Foreign Policy Blogs

Russia: Medvedev and Putin Sitting in a Tree…


On March 2, 2008 Dmitry Medvedev won Russia's presidential election with just over 70% of the vote. He is scheduled to take over the Presidency on May 7, with Russia's current President, Vladimir Putin, taking over as Prime Minister. This new alignment for Russia's government raises many important questions for Central Asia and for the world at large:

How powerful will Mr. Medvedev really be? How powerful will Mr. Putin remain? Will they each garner influence in different spheres, with Medvedev being in charge of domestic issues and Putin maintaining his hold in foreign policy and grand strategy? Will the new administration have a new outlook toward the world and its neighbors, or will it be just "more of the same?" Will this new administration's policies toward Central Asia change/evolve? Will Central Asian states' policies change toward Russia?

These are just some of the relevant questions that will be examined on this page. As of right now, I would just like to make a curt, overall assessment of Medvedev's rise, Putin's switch, and Russia's current and future policy toward Central Asia and beyond.

It can safely be assumed that Putin will retain a great amount of power in Medvedev's new government and it is important to note that Putin can regain the Presidency in 2012. Putin already plans to represent Russia at next month's NATO summit in Romania and has laid out an ambitious economic and political program for the country for the next twelve years. Medvedev has even already stated that he hoped to work in an "effective tandem' with Mr. Putin. However, BBC reporter Bridget Kendall correctly argues that Russia has never comfortably had two "tsars' in charge at one time. Kendall also notes that during Putin's first year in office he appeared rather modest and awkward, much like Medvedev seems presently, but quickly turned into the strong-willed and powerful leader we see today. It is extremely difficult to predict how the power will swing in the Kremlin under this new political alignment.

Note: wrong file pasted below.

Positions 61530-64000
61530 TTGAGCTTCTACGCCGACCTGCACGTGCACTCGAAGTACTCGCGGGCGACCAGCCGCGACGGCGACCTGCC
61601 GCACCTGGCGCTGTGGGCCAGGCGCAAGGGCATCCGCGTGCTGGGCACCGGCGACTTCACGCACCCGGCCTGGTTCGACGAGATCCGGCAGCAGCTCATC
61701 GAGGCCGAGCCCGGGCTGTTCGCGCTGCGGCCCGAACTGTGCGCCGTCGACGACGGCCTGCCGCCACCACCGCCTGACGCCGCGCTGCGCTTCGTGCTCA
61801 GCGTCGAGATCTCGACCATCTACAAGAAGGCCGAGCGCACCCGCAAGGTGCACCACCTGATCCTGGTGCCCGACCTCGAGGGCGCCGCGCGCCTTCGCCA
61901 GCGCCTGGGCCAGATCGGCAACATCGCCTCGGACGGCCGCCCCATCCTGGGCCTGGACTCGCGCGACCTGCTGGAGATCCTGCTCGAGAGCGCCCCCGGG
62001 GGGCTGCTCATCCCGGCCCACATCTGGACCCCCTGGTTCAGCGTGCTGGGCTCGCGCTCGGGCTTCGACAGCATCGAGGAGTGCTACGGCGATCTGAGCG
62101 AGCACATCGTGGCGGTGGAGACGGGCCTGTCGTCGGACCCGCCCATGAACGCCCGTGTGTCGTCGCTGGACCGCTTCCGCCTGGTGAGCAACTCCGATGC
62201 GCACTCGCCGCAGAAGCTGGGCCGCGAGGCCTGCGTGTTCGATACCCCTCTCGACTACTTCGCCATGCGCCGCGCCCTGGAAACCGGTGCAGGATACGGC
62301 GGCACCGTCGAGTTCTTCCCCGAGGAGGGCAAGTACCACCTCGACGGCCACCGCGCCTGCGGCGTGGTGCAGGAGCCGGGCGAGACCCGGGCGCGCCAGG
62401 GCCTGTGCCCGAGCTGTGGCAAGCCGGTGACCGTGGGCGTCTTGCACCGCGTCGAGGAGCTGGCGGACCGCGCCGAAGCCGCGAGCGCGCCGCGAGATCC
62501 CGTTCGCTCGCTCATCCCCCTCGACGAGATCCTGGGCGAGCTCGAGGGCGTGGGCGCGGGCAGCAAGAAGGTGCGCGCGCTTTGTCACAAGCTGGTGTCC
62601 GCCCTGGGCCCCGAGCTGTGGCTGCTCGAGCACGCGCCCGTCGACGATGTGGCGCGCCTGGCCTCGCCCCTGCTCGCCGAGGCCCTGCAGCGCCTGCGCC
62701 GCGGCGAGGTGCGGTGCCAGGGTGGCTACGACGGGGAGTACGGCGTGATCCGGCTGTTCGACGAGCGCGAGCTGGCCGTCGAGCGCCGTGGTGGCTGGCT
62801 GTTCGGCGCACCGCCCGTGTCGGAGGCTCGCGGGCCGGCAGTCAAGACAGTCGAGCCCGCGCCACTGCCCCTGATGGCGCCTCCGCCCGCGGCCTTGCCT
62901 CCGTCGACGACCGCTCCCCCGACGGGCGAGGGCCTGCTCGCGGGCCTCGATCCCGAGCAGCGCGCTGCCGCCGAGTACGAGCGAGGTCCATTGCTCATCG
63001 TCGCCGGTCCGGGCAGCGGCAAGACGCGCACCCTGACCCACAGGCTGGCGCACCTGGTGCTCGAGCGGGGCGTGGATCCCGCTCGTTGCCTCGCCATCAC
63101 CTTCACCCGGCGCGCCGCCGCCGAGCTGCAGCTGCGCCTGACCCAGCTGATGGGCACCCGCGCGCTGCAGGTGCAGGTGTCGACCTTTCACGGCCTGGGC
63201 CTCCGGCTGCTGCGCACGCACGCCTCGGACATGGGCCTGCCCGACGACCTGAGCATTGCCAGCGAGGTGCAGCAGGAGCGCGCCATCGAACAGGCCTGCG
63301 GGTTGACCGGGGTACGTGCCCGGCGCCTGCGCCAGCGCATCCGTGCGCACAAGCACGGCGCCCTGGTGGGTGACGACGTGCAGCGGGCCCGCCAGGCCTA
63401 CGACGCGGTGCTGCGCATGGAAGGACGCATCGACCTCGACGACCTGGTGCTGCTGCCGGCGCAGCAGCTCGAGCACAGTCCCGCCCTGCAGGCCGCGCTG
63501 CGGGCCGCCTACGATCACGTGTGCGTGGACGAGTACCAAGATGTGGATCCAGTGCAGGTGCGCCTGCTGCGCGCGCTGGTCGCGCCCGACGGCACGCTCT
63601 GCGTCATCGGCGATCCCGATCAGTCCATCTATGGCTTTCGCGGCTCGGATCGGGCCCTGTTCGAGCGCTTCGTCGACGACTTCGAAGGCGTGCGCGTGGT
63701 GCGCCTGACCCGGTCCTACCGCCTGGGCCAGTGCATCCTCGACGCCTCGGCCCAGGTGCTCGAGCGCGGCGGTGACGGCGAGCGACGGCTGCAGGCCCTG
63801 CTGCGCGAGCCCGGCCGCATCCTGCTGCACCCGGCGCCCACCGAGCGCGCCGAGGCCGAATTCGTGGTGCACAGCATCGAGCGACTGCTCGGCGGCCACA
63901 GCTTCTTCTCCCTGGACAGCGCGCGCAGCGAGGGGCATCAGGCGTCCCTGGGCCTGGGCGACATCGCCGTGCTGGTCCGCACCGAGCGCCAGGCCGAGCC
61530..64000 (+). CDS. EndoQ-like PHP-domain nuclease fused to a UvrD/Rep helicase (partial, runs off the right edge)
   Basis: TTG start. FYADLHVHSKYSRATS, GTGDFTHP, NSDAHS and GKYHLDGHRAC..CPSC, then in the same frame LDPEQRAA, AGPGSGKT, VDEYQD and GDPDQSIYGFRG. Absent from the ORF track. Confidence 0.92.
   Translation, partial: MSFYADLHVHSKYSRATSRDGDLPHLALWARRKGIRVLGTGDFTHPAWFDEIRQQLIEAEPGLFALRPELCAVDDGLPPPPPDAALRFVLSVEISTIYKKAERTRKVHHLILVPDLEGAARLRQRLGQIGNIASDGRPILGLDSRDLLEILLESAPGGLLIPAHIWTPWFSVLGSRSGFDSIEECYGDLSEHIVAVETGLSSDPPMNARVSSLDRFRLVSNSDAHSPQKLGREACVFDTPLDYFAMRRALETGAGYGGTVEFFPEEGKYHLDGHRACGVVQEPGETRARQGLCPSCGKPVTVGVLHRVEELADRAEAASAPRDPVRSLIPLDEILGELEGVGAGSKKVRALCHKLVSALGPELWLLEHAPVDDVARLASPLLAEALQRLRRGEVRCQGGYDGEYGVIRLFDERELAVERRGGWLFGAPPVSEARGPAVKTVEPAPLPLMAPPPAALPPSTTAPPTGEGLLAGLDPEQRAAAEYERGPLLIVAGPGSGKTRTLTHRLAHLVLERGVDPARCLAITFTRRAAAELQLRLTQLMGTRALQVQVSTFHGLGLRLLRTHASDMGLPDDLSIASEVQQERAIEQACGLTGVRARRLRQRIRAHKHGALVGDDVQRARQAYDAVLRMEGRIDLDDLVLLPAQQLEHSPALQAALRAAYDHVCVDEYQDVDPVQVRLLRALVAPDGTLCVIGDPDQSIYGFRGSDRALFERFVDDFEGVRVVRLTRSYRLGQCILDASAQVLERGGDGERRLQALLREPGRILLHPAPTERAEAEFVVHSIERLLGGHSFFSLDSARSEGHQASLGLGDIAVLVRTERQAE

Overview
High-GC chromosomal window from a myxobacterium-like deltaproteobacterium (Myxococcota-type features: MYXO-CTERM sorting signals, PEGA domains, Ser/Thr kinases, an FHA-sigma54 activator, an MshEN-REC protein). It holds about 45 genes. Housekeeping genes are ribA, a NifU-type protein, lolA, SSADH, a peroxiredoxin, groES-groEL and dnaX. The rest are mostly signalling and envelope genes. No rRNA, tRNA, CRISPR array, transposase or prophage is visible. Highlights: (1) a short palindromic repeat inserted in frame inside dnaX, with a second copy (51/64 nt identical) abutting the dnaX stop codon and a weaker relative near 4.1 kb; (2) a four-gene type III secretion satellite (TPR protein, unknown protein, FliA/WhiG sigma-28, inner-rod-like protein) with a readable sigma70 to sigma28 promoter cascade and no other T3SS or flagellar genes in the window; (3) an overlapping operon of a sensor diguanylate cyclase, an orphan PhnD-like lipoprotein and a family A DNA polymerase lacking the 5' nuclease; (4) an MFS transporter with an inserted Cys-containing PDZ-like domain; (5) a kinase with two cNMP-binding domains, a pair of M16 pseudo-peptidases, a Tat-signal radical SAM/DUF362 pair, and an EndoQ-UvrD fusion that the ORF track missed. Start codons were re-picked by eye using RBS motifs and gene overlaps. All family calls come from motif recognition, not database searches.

Patrick Frost

Patrick Frost recently graduated from New York University's Masters Program in Political Science - International Relations. His MA thesis analyzed the capabilities and objectives of the Shanghai Cooperation Organization in Central Asia and beyond and explored how these affected U.S. interests and policy.

Areas of Focus:
Eurasia, American Foreign Policy, Ideology, SCO

Great Decisions Discussion group